How To Overcome MCAT Stress and Anxiety

A lot of times, while studying or beginning to prepare for the MCAT, our mind gets bogged down with thoughts that make us feel anxious, nervous, or worried.

At MCAT Mastery, we know exactly what you’re going through because we’ve experienced it ourselves. There’s pressure from everywhere. Time pressure especially!

So how do you stay calm in such stress-provoking times?

We’d like to share some guidance and insights that we leverage when we’re getting incredibly stressed.

This has helped us, and will certainly help you, stay calm, collected, and confident throughout MCAT prep…

While reading this, you might be tempted to wonder where this is going, you might be tempted to make assumptions early on, but keep an open mind because this is pretty powerful stuff.

Feeling worried, nervous, or anxious about the MCAT is normal…

…And although you might feel that those feelings are serving you in making you more motivated to study, the fact is that you can be even more motivated to study and do well when you’re approaching MCAT prep from a place of enthusiasm, clear-mindedness, and inspiration.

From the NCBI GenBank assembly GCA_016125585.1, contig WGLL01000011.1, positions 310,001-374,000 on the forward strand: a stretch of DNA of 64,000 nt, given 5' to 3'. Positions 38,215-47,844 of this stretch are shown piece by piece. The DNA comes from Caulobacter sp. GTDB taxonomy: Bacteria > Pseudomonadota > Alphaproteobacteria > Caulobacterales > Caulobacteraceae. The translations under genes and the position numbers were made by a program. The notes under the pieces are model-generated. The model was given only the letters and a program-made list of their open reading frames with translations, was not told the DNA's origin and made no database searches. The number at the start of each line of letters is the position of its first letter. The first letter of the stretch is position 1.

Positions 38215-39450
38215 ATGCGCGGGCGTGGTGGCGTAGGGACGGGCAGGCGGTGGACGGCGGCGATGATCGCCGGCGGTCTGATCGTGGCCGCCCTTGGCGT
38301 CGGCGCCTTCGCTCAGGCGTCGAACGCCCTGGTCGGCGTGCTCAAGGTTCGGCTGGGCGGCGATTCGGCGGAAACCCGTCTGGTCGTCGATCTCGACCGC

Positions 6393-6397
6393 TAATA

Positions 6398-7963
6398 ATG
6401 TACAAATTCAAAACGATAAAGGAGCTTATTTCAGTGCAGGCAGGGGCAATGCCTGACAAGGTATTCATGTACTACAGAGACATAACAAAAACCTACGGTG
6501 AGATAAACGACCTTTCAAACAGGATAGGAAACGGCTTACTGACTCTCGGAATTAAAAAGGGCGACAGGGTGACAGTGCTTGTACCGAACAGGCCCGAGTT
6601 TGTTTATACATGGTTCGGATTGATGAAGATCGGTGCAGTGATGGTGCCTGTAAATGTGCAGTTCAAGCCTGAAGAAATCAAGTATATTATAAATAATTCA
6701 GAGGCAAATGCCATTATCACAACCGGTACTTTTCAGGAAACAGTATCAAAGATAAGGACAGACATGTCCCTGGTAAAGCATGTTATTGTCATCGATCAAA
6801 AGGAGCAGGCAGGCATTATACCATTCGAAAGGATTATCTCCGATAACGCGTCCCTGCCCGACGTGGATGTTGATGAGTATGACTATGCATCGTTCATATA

The fact is, you learn better when you’re happy.

There are many studies that have shown over and over again, that positive emotions enable us to think more clearly, be more attentive, be more motivated, be more creative, and the list goes on.

“It’s only in the last couple of years, that people have studied the positive emotions. And the positive emotions are essential for learning. It turns out those are what drive curiosity and exploration, which is how we learn about the world.” – Frank Thissen, a Multimedia Didactics and Intercultural Communication professor at the University of Applied Sciences in Stuttgart, Germany.

So not only does feeling stress and worry not feel good, it also holds us back from learning to the best of our abilities!

The question now is, how can you get your mind from being in a state of worry and negativity, to a state of positivity and clarity?